I think it’s safe to say that “The Process” is officially over in Philadelphia.
The 76ers cashed in a lot of their remaining assets to trade for Tobias Harris, shipping away Mike Muscala, Wilson Chandler, Landry Shamet and two first-round draft picks. In addition to Harris, they also received backup center/Internet cult hero Boban Marjanovic.
Vegas responded by moving the Sixers’ title odds from +1600 to +1000 following the trade.
It cost the 76ers quite a bit — the unprotected 2021 Miami Heat first-round pick is particularly juicy — but they now boast a quartet of superstars that rivals any team residing outside of Oakland.
This trade brings up a lot of questions. Are the 76ers good enough to win the East? Can they re-sign Harris and Jimmy Butler this offseason? And are the Clippers planning on making a run at Anthony Davis?
While those are all very important questions, I’m looking to to answer a different one: What are the fantasy implications of this trade?
Let’s break it down for both teams.
What Does the Tobias Harris Trade Mean for the 76ers?
Harris seems like a perfect addition to the 76ers system. The one element that they were really missing is a lethal shooter, and Harris ranks in the 95th-percentile in terms of spot up shooting this season. He’s shooting 49.6% from the field and 43.4% from 3-point range, which are both the best marks of his career.
Harris will fit nicely on the perimeter next to guys like Joel Embiid and Ben Simmons, both of whom prefer to do their damage in the paint.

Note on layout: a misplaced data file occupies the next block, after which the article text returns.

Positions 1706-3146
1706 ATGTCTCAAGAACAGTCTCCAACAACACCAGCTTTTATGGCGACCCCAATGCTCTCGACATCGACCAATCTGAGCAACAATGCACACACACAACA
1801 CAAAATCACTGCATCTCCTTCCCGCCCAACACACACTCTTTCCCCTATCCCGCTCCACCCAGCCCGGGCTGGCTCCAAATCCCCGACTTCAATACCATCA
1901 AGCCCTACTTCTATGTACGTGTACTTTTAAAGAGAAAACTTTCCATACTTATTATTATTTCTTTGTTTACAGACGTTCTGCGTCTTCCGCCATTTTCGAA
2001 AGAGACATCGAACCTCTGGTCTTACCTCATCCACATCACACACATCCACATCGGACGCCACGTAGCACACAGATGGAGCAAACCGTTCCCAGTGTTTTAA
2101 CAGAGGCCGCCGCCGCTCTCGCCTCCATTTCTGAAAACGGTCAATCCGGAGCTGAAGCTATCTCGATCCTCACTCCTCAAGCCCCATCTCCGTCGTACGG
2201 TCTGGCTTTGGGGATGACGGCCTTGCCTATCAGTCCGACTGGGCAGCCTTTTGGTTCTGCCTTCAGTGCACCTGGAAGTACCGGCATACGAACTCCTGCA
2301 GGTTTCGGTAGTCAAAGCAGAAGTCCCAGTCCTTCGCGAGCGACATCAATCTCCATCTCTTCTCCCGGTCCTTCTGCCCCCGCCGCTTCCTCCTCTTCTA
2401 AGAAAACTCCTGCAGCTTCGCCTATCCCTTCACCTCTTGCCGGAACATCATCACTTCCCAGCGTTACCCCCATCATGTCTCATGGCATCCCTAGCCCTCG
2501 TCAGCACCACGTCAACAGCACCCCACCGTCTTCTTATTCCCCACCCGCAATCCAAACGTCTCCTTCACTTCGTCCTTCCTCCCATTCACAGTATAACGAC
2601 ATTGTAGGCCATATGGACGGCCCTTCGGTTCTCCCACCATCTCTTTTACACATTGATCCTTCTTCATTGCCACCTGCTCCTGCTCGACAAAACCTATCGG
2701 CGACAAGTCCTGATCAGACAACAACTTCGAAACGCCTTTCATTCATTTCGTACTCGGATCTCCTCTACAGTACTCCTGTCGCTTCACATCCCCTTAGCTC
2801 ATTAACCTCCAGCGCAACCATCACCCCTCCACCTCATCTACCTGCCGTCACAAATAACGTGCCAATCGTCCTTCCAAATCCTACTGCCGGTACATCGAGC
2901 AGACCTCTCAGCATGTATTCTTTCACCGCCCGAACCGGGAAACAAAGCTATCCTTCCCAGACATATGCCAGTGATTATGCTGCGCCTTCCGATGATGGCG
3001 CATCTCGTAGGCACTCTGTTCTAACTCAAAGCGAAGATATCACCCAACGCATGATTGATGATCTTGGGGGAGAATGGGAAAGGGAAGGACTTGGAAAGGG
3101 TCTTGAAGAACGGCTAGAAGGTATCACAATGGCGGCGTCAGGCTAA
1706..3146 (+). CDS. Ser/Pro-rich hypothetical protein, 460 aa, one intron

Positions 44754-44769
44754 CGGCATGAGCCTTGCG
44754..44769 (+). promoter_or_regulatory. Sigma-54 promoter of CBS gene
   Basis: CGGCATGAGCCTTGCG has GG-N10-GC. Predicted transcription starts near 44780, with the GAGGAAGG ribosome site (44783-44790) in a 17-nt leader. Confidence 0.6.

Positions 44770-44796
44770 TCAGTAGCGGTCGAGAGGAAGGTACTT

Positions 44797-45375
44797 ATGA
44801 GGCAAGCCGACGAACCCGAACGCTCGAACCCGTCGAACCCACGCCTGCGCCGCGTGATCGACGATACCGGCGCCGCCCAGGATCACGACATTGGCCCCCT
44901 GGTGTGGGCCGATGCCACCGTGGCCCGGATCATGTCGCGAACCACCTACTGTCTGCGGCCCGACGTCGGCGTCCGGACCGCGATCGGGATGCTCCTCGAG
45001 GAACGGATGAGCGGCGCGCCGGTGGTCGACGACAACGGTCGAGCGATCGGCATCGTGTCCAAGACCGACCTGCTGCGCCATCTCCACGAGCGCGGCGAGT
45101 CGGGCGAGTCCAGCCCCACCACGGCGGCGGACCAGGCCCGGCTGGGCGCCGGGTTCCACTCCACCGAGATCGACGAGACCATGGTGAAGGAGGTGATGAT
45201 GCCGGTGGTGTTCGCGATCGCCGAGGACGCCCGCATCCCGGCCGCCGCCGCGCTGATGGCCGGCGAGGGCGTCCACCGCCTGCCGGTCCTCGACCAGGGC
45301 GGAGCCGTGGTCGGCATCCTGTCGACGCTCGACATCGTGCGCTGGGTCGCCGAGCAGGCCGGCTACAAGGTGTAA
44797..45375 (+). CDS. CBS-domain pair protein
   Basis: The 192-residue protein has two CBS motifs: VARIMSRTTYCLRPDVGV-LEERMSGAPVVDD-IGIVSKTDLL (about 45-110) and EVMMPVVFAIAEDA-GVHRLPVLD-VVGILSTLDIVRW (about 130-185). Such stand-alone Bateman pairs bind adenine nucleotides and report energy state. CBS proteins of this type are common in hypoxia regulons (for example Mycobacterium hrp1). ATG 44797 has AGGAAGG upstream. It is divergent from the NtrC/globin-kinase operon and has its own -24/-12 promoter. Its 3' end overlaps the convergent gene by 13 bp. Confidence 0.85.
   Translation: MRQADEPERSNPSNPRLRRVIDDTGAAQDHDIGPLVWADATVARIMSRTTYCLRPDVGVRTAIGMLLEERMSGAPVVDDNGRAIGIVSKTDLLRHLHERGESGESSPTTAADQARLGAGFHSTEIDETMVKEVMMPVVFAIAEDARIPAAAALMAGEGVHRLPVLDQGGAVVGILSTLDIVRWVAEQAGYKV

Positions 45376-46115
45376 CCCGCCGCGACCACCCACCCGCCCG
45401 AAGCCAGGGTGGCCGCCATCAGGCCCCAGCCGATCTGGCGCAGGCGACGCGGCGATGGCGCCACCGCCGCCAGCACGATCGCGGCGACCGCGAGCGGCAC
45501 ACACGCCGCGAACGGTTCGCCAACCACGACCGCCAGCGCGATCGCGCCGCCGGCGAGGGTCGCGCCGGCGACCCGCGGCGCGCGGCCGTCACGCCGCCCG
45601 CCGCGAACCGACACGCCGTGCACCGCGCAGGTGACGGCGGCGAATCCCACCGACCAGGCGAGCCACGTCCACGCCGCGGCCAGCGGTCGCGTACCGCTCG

That said, Harris will need the ball much more than the guys he’s replacing. Shamet, Muscala and Chandler respectively rank 12th, 13th and 17th on the 76ers in terms of usage rate this season, while Harris has posted the highest usage rate of his career this season. Unless they’re going to relegate him to being solely a spot-up shooter — which would be foolish for a multitude of reasons — someone is going to have to give up some touches to fit him into the offense.
It seems unlikely that Joel Embiid will be that player. He only saw a slight dip in usage with the addition of Butler and remains the team’s best offensive weapon. He’s been outstanding since the beginning of January, averaging 58.55 DraftKings points per game and a +6.34 Plus/Minus (per the Trends tool). More spacing on the perimeter should only help him continue to dominant opponents in the paint.
The more likely candidates are Simmons and Butler. Butler is already on pace to post his lowest usage rate since the 2014-15 season, which was the first season that he earned an All-Star appearance. His average of 35.45 DraftKings points per game is also his lowest mark since that season. Butler has managed an average Plus/Minus of just +0.17 through his first 32 games with the 76ers, and it’s possible his fantasy stock could get even lower moving forward.
Simmons’ situation is a little more complicated. He needs the ball in his hands to be effective, but he’s not nearly as reliant on scoring as Butler from a fantasy perspective. Simmons ranks first on the team in assist rate, third in rebound rate and fourth in both blocks and steals per game, so he should be able to retain most of his fantasy value even if he loses a few shots per game.
Simmons’ role didn’t diminish at all after the addition of Butler — he averaged 38.96 DraftKings points per game pre-trade and 41.99 DraftKings points per game post-trade — so it seems pretty safe following the Harris trade as well.
One area where Butler and Harris might be able to salvage their fantasy value is by playing more minutes with the bench units. The 76ers’ absolutely decimated their depth with trade, and it would make sense for head coach Brett Brown to stagger the minutes so that one of Butler or Harris is on the court at all times. Butler has increased his fantasy production from 0.93 DraftKings points per minute with Simmons and Embiid on the court to 1.10 DraftKings points per minute with both players off the court.